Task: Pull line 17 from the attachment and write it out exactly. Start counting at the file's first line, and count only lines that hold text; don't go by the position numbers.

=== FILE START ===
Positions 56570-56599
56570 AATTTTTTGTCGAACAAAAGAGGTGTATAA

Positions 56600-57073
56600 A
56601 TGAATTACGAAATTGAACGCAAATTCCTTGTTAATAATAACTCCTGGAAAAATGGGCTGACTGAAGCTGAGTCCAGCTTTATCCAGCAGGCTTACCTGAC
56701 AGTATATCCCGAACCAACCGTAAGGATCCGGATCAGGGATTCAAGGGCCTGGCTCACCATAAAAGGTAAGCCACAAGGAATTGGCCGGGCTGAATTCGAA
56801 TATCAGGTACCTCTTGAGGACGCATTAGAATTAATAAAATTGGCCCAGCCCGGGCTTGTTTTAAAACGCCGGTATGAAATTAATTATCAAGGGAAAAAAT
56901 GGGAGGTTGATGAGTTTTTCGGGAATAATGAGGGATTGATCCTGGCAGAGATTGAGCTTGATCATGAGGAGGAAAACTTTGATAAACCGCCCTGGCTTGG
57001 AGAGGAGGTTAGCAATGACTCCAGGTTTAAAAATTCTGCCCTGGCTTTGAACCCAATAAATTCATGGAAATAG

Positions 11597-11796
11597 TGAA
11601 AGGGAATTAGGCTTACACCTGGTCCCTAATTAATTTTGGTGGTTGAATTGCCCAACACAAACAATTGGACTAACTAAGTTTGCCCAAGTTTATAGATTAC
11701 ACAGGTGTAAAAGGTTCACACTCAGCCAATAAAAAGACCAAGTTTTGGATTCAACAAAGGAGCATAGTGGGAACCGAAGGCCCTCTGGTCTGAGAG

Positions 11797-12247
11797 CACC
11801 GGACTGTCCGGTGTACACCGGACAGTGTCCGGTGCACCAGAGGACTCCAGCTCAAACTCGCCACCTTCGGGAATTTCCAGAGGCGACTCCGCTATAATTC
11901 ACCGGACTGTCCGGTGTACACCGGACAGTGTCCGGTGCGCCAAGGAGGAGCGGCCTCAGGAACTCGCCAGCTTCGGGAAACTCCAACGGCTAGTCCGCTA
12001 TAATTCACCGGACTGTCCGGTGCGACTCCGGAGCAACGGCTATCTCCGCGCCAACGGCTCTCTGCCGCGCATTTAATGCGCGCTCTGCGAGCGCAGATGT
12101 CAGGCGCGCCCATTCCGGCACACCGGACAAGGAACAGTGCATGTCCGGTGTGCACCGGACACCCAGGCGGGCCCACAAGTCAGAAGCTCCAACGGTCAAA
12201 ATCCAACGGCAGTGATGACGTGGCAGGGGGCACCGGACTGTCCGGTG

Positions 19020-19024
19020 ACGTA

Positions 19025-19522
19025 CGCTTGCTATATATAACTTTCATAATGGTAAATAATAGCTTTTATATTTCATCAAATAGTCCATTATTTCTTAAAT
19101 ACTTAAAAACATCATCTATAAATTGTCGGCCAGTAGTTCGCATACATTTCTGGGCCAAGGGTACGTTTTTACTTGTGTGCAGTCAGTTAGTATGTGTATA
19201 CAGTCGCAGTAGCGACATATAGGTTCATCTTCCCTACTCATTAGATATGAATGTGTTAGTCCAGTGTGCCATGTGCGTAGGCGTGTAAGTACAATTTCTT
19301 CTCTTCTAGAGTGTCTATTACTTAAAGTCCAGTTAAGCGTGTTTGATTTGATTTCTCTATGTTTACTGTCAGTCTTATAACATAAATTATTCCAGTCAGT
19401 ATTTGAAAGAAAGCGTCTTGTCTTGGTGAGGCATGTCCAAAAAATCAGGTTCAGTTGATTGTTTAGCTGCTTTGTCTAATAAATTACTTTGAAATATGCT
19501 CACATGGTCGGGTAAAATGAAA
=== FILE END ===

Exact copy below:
11901 ACCGGACTGTCCGGTGTACACCGGACAGTGTCCGGTGCGCCAAGGAGGAGCGGCCTCAGGAACTCGCCAGCTTCGGGAAACTCCAACGGCTAGTCCGCTA